I'm sharing some pictures of all the fabulous flowers.   And yes, you may sense a pattern...I've got a thing for PURPLE.

Thursday, March 25, 2010

...and now it's finally Official!

(this was written on Sunday, March 21, 2010, but I was bad.  It was too hard to sit down and write for long with birdsong and sunshine calling!)

March 21, 2010, the first day of Spring.   Yesterday the sheep were shorn.  Now we have a bunch of naked sheep boinking around.  Poor little Rocky didn't recognize his own mom.  With the weight of all that fleece gone, they seem to be lighter on their feet, when they keep them on the ground that is!    Now the hard work of skirting, sorting and pricing the fleece begins.   Please check our website for pictures and pricing.

After shearing and a 'dip', they were turned out onto new grass pasture.  They were like kids in a candy shop!  On the other hand, Piper wasn't so happy and he didn't hesitate to let us know, complaining well into the night.  Yup, he was banished to the Ram's Head Inn (bachelor digs) until autumn.  Rocky will join him at weaning.

The early daffodils are in full bloom, giving us fragrant. sunny yellow bouquets.   Peach blossoms have started opening in our two year old orchard.   Maybe this will be the first year we get fruit!

With the sheep moved out onto spring pasture, we've proceeded with tilling in the winter cover crops.  Planting of cool season seeds has begun.   Lettuce is already going like gangbusters.  Fragrant Sweet Peas and garden peas will follow over the next few weeks.  Likewise the seed potatoes are going in the ground for staggered harvest.  Soon we should have our first taste of Cranberry Red (red skin, pink flesh), Caribe (purple skin, white flesh) and Russian Banana Fingerlings.   Those last potatos are soooo yummy roasted whole and tossed with a drizzling of extra virgin olive oil, a little melted butter and chopped parsley!

Tomato and eggplant seedlings are progressing nicely.  I find it so hard to wait for that first tomato sandwich!  OMG - I'm getting so hungry!

This week we started the Italian broccoli, amaranth, Asian greens, radishes, beets and carrots.  And at the beginning of April - corn!  I can almost taste summer.   Hard to believe it's only six weeks until the Maryland Sheep & Wool Festival and the opening of the Goochland Farmers Market.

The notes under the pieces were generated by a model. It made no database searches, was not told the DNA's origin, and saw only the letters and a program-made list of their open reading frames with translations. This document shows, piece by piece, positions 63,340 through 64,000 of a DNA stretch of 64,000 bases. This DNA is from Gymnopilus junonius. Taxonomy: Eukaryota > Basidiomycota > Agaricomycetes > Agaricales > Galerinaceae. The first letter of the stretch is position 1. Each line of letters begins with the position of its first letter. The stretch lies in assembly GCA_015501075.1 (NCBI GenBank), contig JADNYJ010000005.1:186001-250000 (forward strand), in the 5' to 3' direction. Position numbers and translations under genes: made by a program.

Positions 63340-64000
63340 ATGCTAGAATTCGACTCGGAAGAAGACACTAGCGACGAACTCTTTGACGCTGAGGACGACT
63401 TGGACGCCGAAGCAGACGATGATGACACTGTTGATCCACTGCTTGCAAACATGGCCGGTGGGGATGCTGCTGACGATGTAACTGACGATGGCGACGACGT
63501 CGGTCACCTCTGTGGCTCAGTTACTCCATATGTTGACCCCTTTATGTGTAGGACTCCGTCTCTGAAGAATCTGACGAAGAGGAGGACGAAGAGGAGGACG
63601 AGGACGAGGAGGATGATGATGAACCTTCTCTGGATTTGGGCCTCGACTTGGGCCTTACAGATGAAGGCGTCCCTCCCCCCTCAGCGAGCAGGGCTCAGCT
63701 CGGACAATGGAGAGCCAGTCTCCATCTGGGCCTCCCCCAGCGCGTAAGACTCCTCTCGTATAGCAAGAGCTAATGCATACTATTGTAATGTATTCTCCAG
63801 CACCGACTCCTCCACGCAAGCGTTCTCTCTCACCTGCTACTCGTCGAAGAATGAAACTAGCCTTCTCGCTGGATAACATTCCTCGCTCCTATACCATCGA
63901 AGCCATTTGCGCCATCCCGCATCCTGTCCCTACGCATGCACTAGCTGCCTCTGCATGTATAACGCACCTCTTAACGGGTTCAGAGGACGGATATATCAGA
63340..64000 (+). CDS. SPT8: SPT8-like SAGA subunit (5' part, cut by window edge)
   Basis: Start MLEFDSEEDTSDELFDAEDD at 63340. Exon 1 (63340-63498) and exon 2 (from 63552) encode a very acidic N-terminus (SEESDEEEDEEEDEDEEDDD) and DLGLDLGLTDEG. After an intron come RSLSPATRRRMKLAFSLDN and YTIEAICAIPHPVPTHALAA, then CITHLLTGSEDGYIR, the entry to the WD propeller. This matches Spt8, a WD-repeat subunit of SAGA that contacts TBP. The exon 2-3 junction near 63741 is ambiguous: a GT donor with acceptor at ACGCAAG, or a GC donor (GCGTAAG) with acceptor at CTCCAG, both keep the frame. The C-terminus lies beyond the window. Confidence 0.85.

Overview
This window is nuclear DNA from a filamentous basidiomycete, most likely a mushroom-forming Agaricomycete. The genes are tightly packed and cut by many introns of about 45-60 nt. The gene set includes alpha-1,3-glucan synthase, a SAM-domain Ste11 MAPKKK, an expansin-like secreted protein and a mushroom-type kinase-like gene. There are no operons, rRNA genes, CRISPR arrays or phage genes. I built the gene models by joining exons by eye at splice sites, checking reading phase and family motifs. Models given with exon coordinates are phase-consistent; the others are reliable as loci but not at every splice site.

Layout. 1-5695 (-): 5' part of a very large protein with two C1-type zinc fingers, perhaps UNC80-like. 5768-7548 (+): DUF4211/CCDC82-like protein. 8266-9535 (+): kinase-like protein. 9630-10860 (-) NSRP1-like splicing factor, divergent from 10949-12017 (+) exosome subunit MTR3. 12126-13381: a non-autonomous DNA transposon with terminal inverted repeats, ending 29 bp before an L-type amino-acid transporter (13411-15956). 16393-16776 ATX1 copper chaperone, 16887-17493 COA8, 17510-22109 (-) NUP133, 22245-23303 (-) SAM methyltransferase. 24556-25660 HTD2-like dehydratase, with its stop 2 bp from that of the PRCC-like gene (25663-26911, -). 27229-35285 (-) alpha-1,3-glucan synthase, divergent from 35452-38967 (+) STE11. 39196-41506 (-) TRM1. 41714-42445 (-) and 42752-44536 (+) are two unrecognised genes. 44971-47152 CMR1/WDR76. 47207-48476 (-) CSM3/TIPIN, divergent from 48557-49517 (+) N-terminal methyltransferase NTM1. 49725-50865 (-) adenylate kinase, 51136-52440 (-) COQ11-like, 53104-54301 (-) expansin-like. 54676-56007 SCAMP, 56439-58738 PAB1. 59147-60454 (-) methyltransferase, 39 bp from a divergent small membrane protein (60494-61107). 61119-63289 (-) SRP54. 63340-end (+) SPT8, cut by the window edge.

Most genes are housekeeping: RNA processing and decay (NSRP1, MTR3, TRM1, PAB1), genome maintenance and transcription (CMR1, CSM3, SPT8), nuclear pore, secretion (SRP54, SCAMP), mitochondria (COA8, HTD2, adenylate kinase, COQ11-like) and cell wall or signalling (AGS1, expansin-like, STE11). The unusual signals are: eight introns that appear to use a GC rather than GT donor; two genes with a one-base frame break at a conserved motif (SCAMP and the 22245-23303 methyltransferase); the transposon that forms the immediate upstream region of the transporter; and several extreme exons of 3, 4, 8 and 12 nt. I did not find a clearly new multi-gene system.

Hope we see some of you there!

~ Tru

Thursday, March 11, 2010

Spring has sprung!

One of the first signs of spring have arrived...spring peepers are here.  They began serenading at sunset today.   Daffodils are poking their green stems up through the dead leaves, crocus and chinodoxia are blooming.   The last frost date is officially 6 weeks away and seeds are sprouting.

We saw the first robin two weeks ago and lambs have obviously hit the ground.   Peeps (chicks) will be arriving next week.  Daytime temps have been in the 60s, and best of signs of any more snow!!!

Hope you all are able to enjoy similar pleasures soon!

Tuesday, March 2, 2010

Hard Lessons

Shepherding is a never ending process of learning.  Some lessons come easy some simply take time, and some are very hard on the emotions.

After six years of pasture kidding and lambing with the usual crises of assisted births or poor mothering we thought we were ready for anything.  I couldn’t have been more wrong.  This past weekend I learned a very hard lesson --- never be complacent about anything involving living creatures.

I arrived home from work on Thursday to find Giselle, a 2008 BFL ewe, had given birth to what we thought were twins.  One was alive, one not.  Our young female LGD was in the process of consuming the dead lamb.   I’d heard varying opinions on this, some believe the LGD try to eliminate anything that will draw predators.  

Since this particular female had gone through a previous lambing season with flying colors, my assumption was the lamb had some type of defect or been stillborn.   Shepherds with several lambing seasons under their belts know this is part of nature's plan...such things happen.

Because I had to pick up my human kid from an after school activity, I placed Giselle and baby in a stall and removed the dead lamb from the pasture.  The other LGD, our senior male, went off to pace the fence line, not an unusual activity for him.  As I drove down the drive, all seemed calm.